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Why Zero Trust for Public Cloud Apps Is Different Than Zero Trust for Users

Securing Apps Requires a Different Approach

In the cloud era, much of the security attention has focused on securing user access. Which made sense early on – securing user access is important, and all of the critical users were regularly beyond the 4 walls of a traditional office location prior to covid – and only more so since. For many organizations, security focus on apps lagged behind users. But as more and more critical apps move into the public cloud, organizations are shifting their focus to securing those apps, and the other workloads that support them.

Apps Are Different

From a security perspective, how are apps different from users? Briefly, access patterns, the nature of attacks, and what’s at stake.

For a typical user, the access pattern is relatively well understood – the user accesses a variety of apps, with typically the user initiating the connection to the app in question. Apps, or more broadly, workloads have a variety of communication patterns: 

  • User initiates connection to app. Trusted or untrusted user, mostly accessing the app over the Internet.
  • Workload-to-workload (e.g., app accessing a database, broadly east-west communication, sometimes crossing trust boundaries within that cloud or across clouds).
  • Workload to external 3rd party service (app pulling info, updating itself).

The variety of app architectures in use within a given organization (containers, VMs, PaaS, serverless, etc.) further complicates the variety of app/workload access patterns.

The nature of attacks is also typically different. Highly targeted attacks against users (e.g., spear phishing) are the exception. Most attacks against end users or end user devices are broad-based, seeking theft of resources or information by casting a wide net. With apps, these are often central repositories of resources or information, which merits much narrower, targeted, and potentially customized attack methods. This highlights what’s at stake as well – user attacks are typically all about escalation – a stepping stone to greater access to resources, while attacks against apps ARE targeting those more desirable resources that are housed in apps/workloads.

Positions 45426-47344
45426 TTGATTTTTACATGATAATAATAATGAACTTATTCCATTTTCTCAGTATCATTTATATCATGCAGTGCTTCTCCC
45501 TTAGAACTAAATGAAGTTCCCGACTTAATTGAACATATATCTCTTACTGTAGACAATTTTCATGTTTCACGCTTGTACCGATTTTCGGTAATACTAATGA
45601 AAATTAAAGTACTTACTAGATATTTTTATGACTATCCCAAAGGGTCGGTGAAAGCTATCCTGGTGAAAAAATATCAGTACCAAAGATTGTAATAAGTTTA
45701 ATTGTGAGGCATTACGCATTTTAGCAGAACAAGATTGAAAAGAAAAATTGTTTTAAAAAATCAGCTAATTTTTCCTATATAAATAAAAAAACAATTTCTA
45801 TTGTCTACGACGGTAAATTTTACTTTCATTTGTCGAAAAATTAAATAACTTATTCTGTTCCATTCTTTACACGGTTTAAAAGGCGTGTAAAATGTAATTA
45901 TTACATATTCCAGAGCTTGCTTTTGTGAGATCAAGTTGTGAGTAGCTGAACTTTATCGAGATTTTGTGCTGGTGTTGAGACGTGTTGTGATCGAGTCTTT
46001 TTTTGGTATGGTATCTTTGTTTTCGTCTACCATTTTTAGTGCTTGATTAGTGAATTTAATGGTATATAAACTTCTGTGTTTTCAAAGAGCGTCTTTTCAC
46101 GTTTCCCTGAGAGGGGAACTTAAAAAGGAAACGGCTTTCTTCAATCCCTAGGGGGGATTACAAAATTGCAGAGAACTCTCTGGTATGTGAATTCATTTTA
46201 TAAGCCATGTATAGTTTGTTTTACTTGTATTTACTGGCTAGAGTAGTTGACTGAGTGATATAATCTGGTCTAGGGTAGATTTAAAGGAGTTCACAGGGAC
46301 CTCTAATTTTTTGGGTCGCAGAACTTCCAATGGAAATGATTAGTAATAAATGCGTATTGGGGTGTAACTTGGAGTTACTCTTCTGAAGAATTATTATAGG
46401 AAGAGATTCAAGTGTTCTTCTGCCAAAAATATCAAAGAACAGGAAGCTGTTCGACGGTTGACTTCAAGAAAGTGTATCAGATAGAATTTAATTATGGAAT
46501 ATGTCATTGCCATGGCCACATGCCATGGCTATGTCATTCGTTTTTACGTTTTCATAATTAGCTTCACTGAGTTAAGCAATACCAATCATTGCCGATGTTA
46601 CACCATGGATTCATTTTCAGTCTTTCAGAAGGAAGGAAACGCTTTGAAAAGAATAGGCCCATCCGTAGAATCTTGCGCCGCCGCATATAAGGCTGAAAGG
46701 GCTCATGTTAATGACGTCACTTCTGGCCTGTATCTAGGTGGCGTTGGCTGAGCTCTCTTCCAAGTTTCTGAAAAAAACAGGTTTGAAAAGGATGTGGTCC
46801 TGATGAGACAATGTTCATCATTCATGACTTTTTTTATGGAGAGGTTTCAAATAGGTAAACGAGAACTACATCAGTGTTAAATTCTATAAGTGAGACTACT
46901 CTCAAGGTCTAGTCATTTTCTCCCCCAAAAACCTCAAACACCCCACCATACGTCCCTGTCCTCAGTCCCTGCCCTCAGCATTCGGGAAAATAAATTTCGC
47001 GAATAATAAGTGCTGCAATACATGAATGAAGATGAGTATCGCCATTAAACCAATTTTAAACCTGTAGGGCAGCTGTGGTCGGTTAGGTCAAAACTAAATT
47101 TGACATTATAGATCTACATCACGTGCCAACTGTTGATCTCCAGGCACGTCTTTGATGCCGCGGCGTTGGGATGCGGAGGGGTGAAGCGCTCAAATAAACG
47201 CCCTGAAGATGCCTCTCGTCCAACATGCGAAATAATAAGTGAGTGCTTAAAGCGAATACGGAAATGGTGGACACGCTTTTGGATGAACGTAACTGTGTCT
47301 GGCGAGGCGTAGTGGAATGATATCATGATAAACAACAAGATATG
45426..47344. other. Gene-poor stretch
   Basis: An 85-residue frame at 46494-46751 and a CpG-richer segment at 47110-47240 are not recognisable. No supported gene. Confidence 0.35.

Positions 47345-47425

From a Security Perspective, So What?

Protecting users is pretty well understood. Protecting apps, in the public cloud, is less well understood. For starters, access patterns, coupled with public cloud’s universal connectivity, require defenses in more places – and given the nature of attacks and what’s at stake, multiple security functions are typically required. And speaking of what’s at stake, defenses need to be close to the workload – most enterprises don’t want to ship production data somewhere else for security (so security needs to be enforced in the customer cloud). 

But the details matter – encryption is de rigueur for apps, and most security functions beyond basic port/protocol need to scan in the clear. With lots of apps connecting to lots of workloads and users, this can get complicated. And encryption management is just the tip of the iceberg (albeit a very pointy one) from an ops perspective. Managing distributed defenses in a highly integrated and automated environment uniquely requires:

  • Encryption management (as mentioned above)
  • Cloud scale (across accounts/subscriptions/clouds)
  • Cloud operations and automation – which provides agility

And, of course, all of the security functions required to defend workloads. So, a solution built for the cloud environment – in other words, strong, layered security for apps can’t slow down the business. As it turns out, this is exactly what Valtix offers!

Valtix is 100% Focused on Securing Apps

From the architecture to integration, to ops – Valtix is cloud-native. Starting with a SaaS-based control plane – which automatically deploys defenses close to apps and workloads – in whichever cloud they reside in, and protects communication in whichever direction they communicate (inbound, outbound, east-west). Incorporating cloud-integrated encryption management and operations, and a single policy that includes the multiple security functions organizations require to protect applications from inbound threats, data exfiltration, and lateral movement of attacks.

Interested in learning more? Check out our product tour.

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